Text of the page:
Ludwig Mies van der Rohe Runs Bauhaus at Dessau
In 1930 Mies was appointed to run the Dessau Bauhaus on Gropius's recommendation following the dismissal of Hannes Meyer, and emphasized instruction within a more clearly-defined pedagogic structure, but the mayhem of mismanagement over the previous years had done the damage, and in 1932 the National Socialist majority in the Dessau Town Council closed the institution. Mies attempted to reconstitute the Bauhaus in a disused factory at Berlin-Steglitz, but it shut in 1933. It has been widely claimed that Mies left Germany because of Nazi hostility to his work, but Mies remained in Germany for five more years, and was one of the signatories of the Proclamation by leading German artists urging voters to support Adolf Hitler (1889–1945) following the death of President (from 1925) Paul von Hindenburg (1847–1934). Mies and Gropius both joined the Visual Arts section of the Nazi-sponsored Reich Culture Chamber, and submitted designs (predictably decorated with Swastikas) for architecture competitions; some Modernist designs for Autobahn service stations by Mies were personally approved by Hitler. Indeed Mies attempted to show that Modernism was apolitical, but this was a complete reversal of his position a decade earlier, and his apostasy did not go unnoticed. However, it is becoming clear that Hitler (who was uninterested in tedious doctrinal disputes among architects) saw Modernism as suitable for factories, bridges, airports, Autobahn structures, and so on, while a stripped Neo-Classicism was to be used for State and Party purposes, (because of its austerity, power, and simplicity), and a vernacular style for housing (especially in the country), a position not much differing from the official line in many other countries (including the democracies) of the period. Furthermore, Mies's gnomic remark that architecture is ‘the will of the epoch translated into space’ was used, almost verbatim, by Hitler, many of whose ex cathedra sayings were very close to those spouted by the Bauhäusler. It soon became apparent, however, that there was not going to be much architectural work in an economy geared increasingly to war, and Mies decided to leave Germany to pursue his career.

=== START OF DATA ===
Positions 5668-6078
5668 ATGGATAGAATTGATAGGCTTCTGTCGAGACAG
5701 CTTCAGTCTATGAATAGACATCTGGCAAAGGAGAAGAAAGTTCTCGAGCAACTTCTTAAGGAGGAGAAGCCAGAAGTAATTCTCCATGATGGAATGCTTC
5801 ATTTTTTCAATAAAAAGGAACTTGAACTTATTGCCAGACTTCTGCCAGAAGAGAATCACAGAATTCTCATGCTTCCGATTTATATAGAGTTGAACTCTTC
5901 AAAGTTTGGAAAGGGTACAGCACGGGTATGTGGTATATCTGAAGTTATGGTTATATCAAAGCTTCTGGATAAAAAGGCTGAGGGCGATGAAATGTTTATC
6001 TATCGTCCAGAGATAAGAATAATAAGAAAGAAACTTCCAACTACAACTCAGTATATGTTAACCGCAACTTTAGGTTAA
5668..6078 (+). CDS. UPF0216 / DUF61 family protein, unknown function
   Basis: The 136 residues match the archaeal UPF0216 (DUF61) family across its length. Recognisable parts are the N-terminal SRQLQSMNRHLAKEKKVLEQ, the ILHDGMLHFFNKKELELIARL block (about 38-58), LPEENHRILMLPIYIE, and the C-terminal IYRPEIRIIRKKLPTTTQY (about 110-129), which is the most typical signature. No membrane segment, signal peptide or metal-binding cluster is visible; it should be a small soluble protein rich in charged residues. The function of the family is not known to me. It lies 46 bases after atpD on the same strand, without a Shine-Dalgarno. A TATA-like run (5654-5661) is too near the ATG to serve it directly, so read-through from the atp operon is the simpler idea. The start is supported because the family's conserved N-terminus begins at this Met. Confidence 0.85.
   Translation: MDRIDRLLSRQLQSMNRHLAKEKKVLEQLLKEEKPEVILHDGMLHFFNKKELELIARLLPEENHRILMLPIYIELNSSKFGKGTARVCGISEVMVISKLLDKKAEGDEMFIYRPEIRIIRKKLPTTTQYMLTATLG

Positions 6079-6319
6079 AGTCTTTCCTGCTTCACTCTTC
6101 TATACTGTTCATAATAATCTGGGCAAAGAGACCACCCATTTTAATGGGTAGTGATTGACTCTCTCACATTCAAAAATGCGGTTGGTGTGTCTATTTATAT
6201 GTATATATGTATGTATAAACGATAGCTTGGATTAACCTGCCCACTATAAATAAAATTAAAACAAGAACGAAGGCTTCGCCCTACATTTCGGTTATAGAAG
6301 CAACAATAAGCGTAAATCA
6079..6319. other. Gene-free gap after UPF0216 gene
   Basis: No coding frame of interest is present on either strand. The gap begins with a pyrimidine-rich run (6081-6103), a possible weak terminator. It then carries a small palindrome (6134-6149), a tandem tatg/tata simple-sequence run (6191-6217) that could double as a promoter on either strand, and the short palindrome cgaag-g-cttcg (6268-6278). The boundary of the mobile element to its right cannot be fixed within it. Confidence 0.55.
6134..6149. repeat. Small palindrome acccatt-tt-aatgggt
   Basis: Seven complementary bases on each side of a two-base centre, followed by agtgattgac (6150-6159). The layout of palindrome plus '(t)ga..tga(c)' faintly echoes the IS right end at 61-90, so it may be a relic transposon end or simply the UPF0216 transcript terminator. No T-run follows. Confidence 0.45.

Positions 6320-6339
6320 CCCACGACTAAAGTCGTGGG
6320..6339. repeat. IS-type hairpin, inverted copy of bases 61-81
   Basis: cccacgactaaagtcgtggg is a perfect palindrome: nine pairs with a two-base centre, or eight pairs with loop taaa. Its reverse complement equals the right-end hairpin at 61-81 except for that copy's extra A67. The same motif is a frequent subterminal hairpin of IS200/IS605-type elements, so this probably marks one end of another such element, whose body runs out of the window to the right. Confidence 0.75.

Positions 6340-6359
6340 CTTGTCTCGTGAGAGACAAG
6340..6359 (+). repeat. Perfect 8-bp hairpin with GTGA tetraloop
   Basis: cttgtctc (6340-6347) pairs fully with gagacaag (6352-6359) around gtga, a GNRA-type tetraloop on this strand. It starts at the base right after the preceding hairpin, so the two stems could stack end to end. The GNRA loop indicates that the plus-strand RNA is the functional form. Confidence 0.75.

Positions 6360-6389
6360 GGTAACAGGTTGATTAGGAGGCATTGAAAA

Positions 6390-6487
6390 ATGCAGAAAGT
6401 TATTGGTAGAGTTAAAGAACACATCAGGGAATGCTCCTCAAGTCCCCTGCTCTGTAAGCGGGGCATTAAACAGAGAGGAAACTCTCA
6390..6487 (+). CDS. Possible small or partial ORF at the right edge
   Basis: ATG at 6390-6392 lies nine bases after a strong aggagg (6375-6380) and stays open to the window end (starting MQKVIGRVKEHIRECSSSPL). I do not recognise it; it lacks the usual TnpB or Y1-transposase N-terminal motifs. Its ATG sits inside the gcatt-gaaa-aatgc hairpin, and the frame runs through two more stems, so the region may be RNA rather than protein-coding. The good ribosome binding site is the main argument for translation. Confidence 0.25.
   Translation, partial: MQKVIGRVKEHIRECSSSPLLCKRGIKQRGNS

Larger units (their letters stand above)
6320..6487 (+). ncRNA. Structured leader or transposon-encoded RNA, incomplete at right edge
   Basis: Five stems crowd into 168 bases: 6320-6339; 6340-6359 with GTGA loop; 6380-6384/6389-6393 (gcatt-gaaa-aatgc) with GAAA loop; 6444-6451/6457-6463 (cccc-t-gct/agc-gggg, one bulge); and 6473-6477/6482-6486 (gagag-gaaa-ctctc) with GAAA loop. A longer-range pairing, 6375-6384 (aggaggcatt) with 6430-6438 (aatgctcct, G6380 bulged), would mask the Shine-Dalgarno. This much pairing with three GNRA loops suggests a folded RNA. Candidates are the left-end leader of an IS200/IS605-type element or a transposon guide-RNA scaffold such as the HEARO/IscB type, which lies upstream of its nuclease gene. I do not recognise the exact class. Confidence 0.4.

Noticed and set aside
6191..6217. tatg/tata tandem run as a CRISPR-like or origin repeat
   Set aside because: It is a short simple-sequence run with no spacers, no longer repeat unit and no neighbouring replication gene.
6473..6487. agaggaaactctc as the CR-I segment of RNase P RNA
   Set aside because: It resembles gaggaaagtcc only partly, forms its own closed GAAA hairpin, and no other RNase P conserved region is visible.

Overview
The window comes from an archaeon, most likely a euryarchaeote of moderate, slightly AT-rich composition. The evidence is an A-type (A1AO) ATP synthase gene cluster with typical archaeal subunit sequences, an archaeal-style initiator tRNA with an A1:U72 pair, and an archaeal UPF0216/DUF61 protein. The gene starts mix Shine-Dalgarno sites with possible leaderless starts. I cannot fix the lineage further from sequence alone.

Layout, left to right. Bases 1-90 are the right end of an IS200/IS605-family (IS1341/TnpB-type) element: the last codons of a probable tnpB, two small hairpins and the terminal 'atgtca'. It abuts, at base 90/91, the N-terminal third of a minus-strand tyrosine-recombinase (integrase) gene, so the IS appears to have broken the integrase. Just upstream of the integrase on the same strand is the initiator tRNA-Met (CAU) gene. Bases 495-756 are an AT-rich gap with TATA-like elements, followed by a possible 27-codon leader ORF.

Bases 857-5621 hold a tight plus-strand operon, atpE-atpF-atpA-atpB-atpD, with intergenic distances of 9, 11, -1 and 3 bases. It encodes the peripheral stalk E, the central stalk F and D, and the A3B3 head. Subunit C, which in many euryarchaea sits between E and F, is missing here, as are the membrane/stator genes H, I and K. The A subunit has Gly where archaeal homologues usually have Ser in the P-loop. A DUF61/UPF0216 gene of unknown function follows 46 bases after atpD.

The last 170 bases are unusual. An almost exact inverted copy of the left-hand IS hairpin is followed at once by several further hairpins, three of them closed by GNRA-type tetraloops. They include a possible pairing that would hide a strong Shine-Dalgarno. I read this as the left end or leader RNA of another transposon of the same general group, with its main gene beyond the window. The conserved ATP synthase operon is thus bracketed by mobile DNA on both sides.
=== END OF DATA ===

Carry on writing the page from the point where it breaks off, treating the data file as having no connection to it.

From 1930 to 1933 Ludwig Mies van der Rohe carried on with much of what had been started under his predecessors. The retention of teachers like Ludwig Hilberseimer helped to ensure a certain continuity after the change of director. At the same time Mies van der Rohe streamlined the curriculum to produce something like a system of courses which left almost no room for utopian experiments. The majority of the new student intake at the Bauhaus had already completed a course of studies, and the Bauhaus became a "postgraduate school" (Wolsdorff, Bauhaus archive berlin). Mies van der Rohe’s teaching focused on the design of specific buildings whose appearance owed nothing to Gropius’s "study of essentials” or to the collective satisfaction of “the people’s needs”, but which were to be "the spatial implementation of intellectual decisions” (Mies van der Rohe) in an aesthetically consummate fashion.